Proposal for the `enum` keyword

Greetings,

I would like to propose an addition of the 'enum' keyword. Most, if not all of you already know the basic use of enums. But let me elaborate why it would be useful in case of ECMAScript.

There are many cases which I stumbled upon where ECMAScript developers define const objects as basic "enums". There is usually a need to stay consistent with some predefined values descibing a behaviour or entity trait. For this example, I'll use a simple accountType enum (basic, premium, VIP).

Currently, the best way to define this in code would be

const accountType = {
  basic: 'basic',
  premium: 'premium',
  vip: 'vip',
};

It would also be ideal to then freeze this object to avoid situations of silent property redefinitions or additions. This works, but I consider this to be too verbose and a great candidate for simplification and standardization.

With 'enum' keyword available, we could simply define this as:

// definition
enum AccountType {
  basic,
  premium,
  vip,
}

// usage
let account = {
  username: 'johndoe',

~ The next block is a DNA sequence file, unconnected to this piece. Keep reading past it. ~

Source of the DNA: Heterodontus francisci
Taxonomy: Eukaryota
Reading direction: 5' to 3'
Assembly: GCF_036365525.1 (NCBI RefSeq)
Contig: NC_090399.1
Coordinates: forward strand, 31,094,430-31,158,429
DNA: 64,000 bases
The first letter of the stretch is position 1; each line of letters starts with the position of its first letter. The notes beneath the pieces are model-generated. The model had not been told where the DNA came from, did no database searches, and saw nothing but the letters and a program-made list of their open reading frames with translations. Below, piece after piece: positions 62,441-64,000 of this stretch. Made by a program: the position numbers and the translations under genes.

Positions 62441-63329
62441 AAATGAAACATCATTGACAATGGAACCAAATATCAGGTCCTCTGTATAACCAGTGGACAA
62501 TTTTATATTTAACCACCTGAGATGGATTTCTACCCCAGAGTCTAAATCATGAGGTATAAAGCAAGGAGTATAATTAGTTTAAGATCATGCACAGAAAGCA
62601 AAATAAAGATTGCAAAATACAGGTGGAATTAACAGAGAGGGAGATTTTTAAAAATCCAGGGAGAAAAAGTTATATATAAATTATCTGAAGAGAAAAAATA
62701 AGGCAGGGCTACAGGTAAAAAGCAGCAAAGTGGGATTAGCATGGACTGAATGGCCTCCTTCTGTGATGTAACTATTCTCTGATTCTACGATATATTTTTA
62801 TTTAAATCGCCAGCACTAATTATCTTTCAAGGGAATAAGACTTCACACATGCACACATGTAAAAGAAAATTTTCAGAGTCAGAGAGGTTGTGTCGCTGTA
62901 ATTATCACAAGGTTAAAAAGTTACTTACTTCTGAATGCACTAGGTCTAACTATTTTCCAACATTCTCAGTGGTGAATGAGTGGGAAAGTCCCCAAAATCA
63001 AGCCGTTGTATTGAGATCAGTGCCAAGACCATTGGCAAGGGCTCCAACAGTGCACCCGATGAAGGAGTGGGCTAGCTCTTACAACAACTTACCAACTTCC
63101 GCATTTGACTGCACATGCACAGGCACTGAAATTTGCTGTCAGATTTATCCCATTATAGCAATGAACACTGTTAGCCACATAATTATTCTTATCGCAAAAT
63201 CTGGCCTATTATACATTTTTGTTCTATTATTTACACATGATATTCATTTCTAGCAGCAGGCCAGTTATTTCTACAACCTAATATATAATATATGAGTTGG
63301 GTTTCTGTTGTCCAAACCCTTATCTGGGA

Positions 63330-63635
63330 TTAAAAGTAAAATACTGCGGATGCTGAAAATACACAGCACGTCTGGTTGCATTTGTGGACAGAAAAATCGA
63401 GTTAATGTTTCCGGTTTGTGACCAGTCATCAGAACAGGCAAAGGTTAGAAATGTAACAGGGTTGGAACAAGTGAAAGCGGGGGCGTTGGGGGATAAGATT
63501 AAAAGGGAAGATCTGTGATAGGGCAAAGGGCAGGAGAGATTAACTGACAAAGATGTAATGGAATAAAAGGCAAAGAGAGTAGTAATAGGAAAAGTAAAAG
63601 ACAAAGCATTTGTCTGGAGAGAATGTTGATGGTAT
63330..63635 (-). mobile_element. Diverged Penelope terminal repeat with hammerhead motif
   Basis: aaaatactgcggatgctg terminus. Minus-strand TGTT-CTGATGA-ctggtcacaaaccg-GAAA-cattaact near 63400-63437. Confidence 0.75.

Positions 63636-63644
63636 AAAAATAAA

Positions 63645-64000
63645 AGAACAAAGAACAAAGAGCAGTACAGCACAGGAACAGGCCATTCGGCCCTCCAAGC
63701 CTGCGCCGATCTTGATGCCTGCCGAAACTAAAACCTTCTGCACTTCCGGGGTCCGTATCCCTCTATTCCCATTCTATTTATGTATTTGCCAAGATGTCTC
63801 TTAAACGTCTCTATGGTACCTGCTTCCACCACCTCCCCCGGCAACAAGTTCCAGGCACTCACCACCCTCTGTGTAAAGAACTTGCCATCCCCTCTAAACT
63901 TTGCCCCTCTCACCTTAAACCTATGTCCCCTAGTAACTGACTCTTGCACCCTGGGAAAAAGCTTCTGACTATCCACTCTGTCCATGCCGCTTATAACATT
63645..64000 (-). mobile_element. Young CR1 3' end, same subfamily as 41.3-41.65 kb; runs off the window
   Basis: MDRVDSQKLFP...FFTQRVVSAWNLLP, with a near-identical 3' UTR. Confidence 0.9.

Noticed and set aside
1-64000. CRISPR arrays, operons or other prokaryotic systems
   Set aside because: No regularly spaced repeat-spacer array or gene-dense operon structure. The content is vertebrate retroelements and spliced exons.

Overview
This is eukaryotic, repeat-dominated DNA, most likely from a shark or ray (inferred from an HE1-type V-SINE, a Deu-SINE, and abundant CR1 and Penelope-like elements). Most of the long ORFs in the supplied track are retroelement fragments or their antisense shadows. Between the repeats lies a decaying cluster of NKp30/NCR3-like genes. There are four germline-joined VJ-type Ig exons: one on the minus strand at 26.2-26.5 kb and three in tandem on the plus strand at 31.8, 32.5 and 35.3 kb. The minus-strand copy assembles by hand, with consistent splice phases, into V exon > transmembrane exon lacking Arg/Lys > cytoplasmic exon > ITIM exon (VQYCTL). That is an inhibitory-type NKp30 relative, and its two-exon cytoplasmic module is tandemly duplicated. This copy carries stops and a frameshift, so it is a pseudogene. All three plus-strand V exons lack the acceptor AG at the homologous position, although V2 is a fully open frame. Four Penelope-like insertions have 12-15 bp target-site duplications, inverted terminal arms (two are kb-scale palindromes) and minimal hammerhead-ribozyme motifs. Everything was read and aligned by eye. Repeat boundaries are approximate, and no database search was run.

email: 'johndoe@mail.com',
  type: AccountType.basic,
};

Enums should be completely frozen and impossible to modify after the definition, by implementation.
It should be decided what the enum would be serialized into. I would definitely support the string-by-default implementation, where AccountType.basic would evaluate as basic. integer-based enums are more ambiguous when persisting their values so string representation would probably be a way to go.

This way, there would be no more questions regarding "what is the best way to define enums in javascript" or discussions on stackoverflow about freezing an object, avoiding issues with serialization etc.

I would not endorse overcomplication of this topic. This means that I don't ask for heterogenous enums, integer-based enums with possibility of defining start of sequence etc. (I am pulling these examples from TypeScript implementation). For now, at least, I consider the above-described implementation as "more than good enough" for majority of use cases.

See:

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